A senior US white house official said that the US thinks China and Russia have the influence they may use to convince North Korea not to continue nuclear bomb testing.
Under the condition of anonymity, the official told the media that although the US has claimed since May that North Korea was getting ready to resume nuclear testing for the first time since 2017, it was unclear when it may actually carry one out.
The United Nations’ nuclear inspector said last week that Pyongyang had been preparing for a test, and South Korea has been predicting a seventh nuclear test for months.
“We have a high level of confidence that they have made preparations,” the US representative told the media. “We believe that they could do this … I can’t tell you ‘we think it will be this day for the following reasons,’ because we just don’t have that level of knowledge.”
Washington urged China and Russia to exert as much pressure on Pyongyang as they could.
“We do think that they (North Korea) are making calculations about the degree of receptivity for others in the region, I think, particularly Russia and China. And I think that the Russian and Chinese attitudes do have influence with them.”
Since North Korea has been launching a number of missiles, including an intercontinental ballistic missile (ICBM) that South Korea and Japan intercepted on Thursday, the US has requested a community meeting of the UN Security Council, where Russia and China are two of the five permanent members with veto power.
Sanctions imposed by the Security Council, which have been reinforced over time to try and cut off financing for North Korea’s weapons programmes, prohibit nuclear testing and ballistic missile launches.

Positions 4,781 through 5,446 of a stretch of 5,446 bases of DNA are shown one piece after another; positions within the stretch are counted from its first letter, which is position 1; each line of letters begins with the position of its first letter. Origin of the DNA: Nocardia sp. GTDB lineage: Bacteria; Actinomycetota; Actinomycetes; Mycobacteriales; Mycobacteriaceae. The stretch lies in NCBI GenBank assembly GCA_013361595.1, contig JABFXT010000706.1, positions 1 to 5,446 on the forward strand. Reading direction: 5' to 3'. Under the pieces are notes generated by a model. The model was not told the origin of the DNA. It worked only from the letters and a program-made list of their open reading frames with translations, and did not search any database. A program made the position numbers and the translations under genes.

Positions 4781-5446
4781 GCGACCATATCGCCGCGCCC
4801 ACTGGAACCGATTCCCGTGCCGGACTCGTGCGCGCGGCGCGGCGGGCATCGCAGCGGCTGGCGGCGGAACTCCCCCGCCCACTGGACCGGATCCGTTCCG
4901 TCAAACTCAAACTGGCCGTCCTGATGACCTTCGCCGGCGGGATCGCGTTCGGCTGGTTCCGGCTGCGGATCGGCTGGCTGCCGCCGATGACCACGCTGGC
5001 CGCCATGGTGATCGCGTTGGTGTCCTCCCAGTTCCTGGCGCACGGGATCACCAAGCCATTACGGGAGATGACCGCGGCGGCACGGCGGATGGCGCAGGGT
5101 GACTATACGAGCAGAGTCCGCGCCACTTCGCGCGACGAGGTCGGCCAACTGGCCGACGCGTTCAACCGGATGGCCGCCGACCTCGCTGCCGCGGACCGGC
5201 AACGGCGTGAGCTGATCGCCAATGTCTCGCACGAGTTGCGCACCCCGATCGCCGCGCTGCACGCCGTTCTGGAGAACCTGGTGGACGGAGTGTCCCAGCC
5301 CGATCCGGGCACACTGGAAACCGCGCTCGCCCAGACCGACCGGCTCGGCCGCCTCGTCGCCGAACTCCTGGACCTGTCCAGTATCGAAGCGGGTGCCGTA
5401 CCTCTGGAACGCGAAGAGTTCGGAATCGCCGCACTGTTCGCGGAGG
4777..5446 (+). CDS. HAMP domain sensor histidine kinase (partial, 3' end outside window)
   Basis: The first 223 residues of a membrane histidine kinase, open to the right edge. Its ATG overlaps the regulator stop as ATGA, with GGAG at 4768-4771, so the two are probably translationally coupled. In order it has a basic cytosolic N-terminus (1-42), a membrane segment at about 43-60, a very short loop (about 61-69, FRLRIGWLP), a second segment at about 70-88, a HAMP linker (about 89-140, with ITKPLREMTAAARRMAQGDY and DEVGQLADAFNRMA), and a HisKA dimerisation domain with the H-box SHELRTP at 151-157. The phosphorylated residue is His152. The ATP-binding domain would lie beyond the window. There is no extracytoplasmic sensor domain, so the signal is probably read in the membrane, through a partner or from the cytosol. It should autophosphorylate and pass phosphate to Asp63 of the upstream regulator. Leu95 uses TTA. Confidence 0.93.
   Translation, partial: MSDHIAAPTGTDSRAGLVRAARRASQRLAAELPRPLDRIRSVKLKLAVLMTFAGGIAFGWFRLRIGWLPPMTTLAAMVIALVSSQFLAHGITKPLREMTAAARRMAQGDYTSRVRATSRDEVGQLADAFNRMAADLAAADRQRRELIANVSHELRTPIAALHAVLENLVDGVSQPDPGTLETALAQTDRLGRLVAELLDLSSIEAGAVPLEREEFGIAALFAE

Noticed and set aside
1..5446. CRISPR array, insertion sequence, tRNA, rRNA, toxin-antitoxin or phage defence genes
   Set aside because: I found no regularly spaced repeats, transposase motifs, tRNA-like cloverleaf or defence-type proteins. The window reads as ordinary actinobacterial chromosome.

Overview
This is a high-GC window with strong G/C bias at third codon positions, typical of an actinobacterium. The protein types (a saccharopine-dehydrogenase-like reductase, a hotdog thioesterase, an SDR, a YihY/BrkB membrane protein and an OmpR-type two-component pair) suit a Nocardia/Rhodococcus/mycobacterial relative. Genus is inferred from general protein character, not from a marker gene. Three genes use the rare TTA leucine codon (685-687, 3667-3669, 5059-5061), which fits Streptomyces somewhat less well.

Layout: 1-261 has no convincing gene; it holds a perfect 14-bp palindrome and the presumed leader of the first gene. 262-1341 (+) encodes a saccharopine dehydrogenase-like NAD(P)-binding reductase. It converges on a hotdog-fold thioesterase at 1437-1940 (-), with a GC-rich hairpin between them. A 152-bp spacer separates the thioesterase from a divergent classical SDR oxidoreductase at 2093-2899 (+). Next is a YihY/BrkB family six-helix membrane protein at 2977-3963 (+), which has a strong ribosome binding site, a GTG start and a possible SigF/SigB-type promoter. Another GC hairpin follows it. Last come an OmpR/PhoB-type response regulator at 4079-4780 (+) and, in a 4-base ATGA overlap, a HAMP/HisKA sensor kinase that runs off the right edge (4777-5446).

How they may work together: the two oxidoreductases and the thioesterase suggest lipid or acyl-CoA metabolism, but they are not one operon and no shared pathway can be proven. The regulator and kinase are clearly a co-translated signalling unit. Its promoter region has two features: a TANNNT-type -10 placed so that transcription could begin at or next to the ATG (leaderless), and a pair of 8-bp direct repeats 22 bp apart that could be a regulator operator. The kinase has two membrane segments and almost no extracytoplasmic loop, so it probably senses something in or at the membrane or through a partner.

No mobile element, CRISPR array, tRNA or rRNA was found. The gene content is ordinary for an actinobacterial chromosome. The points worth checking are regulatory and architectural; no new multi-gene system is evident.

However, the 15-member body’s deepening divisions, which were worsened by Russia’s invasion of Ukraine on February 24, have damaged the agreement on how to handle North Korea. After supporting stricter measures in 2017, Russia and China opposed a US-led push to impose more UN sanctions on Pyongyang for its repeated ballistic missile testing in May.
The closest friend of Pyongyang, China, just ended its Communist Party Congress, a once-every-five-years gathering, which the US official suggested may have caused Pyongyang to postpone its resume of nuclear testing. He suggested that the COVID-19 outbreak in North Korea may have also slowed down military progress, causing the nation to become “more focused on ways in which they could get support from particularly China.”
“China and Russia have long been on the record as opposing the DPRK nuclear programme,” the representative stated. “So … it’s our belief, and certainly it is our expectation, that they will use the influence that they have to try and get the DPRK not to conduct a nuclear test.”
The official reiterated demands for the US and North Korea to resume their negotiations, which broke down over the lifting of sanctions in 2019, and said that Washington was ready to speak with Pyongyang directly and discuss humanitarian supplies.
This year, North Korea launched a record amount of weapons, and this week’s tests were done in the midst of continuous, extensive military drills between the US and South Korea, which Pyongyang alleges are hostile and a “provocation.”
The ICBM was one of three ballistic missiles launched on Thursday, one day after it fired at least 20 missiles, a record-breaking number for a single day, including one that made its first-ever landing off the coast of South Korea.
In retaliation, Seoul sent fighter jets to launch air-to-ground missiles into the waters near its maritime boundary.
North Korea’s ICBM test prompted the US and South Korea to announce on Thursday that they were extending the so-called Vigilant Storm drills, a move that Pyongyang deemed “extremely dangerous.”